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Heroin suspected in packages found at Rarotonga retailer

Tuesday 20 February 2024 | Written by Losirene Lacanivalu | Published in Crime, National


Heroin suspected in packages found at Rarotonga retailer
The packages suspected to be heroin were hidden inside a wooden pallet within the Prime Foods warehouse. FACEBOOK/24021940

Narcotics discovered in the warehouse of a Rarotonga retailer are believed to be heroin. Cook Islands Police media officer Trevor Pitt said preliminary testing done by police, indicated the substance was heroin.

Pitt said it had not been confirmed officially.

It could only be confirmed by referring samples to New Zealand. He said that there were no further updates on the investigation.

The packages were in New Zealand still undergoing testing.

The matter was reported to police by Prime Foods workers who were unloading a container on the morning of January 11, 2024.

Former Australian detective and private investigator Rod Henderson said that it was unusual to find heroin in the Cook Islands, and he has not heard of it being mentioned in quite a while.

Henderson said heroin was not known as a popular drug anymore, “not the flavour of the month”, unlike methamphetamine or cannabis.

“If it is heroin, it is unusual, these days it is usually meth or cocaine, it is hard to believe that it is heroin. There is no real market anymore.”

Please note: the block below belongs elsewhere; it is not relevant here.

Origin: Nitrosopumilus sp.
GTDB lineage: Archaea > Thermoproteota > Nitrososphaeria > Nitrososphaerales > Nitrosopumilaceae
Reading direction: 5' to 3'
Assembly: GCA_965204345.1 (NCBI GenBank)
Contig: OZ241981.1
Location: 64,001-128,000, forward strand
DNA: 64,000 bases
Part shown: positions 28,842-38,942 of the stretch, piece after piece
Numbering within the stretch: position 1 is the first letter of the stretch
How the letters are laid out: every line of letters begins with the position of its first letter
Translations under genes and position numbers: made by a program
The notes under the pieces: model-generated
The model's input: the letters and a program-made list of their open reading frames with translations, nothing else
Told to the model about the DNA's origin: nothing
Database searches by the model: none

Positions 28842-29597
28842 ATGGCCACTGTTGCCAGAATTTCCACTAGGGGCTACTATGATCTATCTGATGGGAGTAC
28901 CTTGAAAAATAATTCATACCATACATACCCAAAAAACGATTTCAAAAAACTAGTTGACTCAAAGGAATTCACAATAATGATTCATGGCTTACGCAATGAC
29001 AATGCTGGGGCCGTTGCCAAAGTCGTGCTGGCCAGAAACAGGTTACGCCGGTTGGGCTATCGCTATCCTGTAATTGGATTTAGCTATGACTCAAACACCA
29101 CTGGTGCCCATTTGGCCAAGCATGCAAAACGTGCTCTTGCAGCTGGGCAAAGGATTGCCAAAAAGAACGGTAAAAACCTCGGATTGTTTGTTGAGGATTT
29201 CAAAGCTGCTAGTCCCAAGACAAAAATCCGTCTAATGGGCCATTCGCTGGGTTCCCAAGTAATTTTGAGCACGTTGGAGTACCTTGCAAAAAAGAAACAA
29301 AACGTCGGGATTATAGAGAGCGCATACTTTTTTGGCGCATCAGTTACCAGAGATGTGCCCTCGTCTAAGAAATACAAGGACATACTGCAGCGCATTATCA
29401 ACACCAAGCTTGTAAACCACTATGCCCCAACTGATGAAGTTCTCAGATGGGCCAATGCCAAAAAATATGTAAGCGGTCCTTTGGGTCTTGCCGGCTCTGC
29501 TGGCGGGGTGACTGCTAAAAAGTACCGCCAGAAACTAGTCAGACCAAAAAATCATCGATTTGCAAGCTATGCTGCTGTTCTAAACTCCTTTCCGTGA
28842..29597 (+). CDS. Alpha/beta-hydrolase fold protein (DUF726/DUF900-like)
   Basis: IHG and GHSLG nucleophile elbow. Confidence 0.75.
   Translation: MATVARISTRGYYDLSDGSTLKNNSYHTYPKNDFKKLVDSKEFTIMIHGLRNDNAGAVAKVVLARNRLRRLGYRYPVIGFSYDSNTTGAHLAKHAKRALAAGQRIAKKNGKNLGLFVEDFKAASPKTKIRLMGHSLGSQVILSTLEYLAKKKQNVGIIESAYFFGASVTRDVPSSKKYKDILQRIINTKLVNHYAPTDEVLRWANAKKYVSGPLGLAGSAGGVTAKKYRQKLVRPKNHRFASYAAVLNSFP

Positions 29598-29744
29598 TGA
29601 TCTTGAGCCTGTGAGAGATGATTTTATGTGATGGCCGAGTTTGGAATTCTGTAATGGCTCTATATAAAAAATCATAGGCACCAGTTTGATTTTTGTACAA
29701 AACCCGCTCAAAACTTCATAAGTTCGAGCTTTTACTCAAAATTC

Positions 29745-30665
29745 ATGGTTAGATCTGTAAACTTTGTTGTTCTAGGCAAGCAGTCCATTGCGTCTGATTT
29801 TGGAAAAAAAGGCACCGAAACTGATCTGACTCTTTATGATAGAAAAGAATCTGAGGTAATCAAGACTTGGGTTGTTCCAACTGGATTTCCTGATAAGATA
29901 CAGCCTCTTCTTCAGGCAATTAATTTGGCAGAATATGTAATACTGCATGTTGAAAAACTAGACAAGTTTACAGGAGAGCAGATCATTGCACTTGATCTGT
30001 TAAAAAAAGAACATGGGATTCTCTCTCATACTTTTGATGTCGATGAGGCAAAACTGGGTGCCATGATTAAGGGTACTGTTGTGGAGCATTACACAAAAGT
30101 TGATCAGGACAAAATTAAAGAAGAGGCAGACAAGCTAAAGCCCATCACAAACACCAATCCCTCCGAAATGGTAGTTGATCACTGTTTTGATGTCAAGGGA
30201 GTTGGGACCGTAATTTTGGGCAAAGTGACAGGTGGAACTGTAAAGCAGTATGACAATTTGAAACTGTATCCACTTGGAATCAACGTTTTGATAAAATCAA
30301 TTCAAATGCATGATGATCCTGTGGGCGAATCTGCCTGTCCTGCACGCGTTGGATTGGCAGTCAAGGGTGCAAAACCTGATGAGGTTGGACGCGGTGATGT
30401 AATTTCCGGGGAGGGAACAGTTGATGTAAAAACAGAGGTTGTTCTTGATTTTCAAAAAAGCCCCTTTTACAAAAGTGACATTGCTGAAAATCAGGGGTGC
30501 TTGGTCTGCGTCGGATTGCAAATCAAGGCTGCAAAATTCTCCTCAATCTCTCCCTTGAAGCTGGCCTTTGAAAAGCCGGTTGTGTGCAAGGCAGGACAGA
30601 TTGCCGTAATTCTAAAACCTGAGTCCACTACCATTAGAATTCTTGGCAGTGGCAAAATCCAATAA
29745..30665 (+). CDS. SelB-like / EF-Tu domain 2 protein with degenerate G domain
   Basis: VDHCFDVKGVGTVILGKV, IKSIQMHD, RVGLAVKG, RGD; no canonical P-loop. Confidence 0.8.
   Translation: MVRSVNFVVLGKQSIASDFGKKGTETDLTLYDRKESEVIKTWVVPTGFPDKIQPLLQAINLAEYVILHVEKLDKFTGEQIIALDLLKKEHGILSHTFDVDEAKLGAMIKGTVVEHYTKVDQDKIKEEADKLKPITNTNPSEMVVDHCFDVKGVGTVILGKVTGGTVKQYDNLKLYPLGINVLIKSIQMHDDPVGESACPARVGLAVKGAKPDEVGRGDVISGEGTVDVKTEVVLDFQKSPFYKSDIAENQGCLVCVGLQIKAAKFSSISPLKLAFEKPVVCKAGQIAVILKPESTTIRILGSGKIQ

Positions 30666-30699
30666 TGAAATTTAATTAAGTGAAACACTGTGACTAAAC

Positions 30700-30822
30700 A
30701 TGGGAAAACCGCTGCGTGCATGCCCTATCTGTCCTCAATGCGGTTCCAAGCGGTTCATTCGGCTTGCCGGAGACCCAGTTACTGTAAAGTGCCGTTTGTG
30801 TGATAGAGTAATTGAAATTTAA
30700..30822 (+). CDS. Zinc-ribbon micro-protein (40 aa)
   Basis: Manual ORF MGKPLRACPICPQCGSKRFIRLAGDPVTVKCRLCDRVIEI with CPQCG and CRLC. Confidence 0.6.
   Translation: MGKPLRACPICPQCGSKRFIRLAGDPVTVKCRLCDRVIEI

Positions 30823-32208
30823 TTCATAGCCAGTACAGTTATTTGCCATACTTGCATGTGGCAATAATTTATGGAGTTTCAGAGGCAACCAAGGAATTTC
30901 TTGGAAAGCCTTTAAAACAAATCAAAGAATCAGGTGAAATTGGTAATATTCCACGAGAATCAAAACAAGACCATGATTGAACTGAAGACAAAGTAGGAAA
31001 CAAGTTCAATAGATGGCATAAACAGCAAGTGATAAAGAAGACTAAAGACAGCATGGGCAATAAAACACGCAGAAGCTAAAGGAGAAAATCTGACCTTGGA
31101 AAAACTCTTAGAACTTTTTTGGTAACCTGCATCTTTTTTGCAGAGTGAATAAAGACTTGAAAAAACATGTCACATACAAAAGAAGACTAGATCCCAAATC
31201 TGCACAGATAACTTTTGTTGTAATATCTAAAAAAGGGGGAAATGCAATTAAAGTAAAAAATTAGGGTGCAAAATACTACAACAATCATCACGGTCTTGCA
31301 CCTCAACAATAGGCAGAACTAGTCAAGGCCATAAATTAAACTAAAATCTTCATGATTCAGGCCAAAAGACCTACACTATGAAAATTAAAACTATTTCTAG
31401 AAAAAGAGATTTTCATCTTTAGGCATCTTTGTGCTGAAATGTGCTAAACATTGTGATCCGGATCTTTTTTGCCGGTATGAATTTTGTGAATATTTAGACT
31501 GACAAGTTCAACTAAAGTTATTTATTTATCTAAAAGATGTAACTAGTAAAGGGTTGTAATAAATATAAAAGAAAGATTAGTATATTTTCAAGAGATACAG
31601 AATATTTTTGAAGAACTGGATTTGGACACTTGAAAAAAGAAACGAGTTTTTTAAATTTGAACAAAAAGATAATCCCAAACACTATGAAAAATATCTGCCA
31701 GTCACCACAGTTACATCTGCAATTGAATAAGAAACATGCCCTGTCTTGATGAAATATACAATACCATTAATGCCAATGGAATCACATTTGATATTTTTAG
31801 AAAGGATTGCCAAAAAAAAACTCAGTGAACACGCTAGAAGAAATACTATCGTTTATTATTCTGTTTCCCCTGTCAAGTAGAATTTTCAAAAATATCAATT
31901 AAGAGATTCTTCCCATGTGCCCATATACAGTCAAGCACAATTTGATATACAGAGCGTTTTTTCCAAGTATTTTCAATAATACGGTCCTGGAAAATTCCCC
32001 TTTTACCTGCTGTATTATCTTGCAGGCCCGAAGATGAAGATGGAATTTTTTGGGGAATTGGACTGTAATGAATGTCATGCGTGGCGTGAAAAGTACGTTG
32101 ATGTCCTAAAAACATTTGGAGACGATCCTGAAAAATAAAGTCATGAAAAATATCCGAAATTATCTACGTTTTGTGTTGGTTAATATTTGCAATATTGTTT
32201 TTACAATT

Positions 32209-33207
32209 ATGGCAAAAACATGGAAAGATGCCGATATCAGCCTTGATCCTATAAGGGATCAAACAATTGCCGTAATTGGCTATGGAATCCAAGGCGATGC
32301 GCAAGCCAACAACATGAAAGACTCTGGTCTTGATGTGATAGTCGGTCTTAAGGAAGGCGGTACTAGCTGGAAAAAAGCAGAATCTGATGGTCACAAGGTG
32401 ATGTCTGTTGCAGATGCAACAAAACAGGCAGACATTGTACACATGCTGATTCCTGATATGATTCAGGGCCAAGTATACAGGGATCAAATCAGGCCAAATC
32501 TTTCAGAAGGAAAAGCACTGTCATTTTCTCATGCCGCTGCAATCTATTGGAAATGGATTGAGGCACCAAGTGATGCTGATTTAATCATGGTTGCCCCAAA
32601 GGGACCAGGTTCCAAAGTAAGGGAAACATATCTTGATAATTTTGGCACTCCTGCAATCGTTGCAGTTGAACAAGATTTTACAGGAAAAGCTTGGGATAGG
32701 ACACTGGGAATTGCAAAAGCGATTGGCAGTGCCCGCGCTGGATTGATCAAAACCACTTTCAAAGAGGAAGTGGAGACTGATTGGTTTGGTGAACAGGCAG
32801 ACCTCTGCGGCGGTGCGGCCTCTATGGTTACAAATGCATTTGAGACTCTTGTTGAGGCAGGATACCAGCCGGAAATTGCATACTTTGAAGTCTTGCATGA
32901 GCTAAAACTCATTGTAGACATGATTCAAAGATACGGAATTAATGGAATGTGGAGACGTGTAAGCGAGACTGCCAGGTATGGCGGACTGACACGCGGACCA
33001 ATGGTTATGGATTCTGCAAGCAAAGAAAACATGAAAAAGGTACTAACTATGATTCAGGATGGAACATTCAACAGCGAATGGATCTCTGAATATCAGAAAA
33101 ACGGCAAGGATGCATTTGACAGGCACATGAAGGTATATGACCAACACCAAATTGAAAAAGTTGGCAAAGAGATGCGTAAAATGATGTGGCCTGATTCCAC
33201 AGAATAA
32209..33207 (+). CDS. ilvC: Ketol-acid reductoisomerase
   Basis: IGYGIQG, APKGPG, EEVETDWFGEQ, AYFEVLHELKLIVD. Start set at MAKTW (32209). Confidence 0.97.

Henderson said that if it was heroin, then the package was likely destined for another country.

Last month, Prime Foods managing director Daniel Forsyth set the record straight about the ongoing narcotics investigation involving his business.  

Forsyth clarified that the packages, initially believed to be narcotics found in a shipping container linked to his business, were actually discovered by an employee within the Prime Foods warehouse.

The packages were hidden inside a wooden pallet and Forsyth said it would be difficult to trace where the pallet was imported from.

The pallet itself was not a standard size and did not have any branded markings on it making it easy to check if there were others on the premises, Forsyth said at the time.

Only one pallet was found.

The business used pallets all the time and the pallet could have been there for two years, or it could have been there for a month, he said.

Forsyth, at the time, confirmed the business imports goods from New Zealand, the United States, Australia, Italy, Samoa, Fiji and the Netherlands. 

To trace which country it came from would be difficult “but not impossible” as video footage was taken when goods are loaded into Prime Foods containers at the country of origin and CCTV footage was taken at Prime Foods, he said.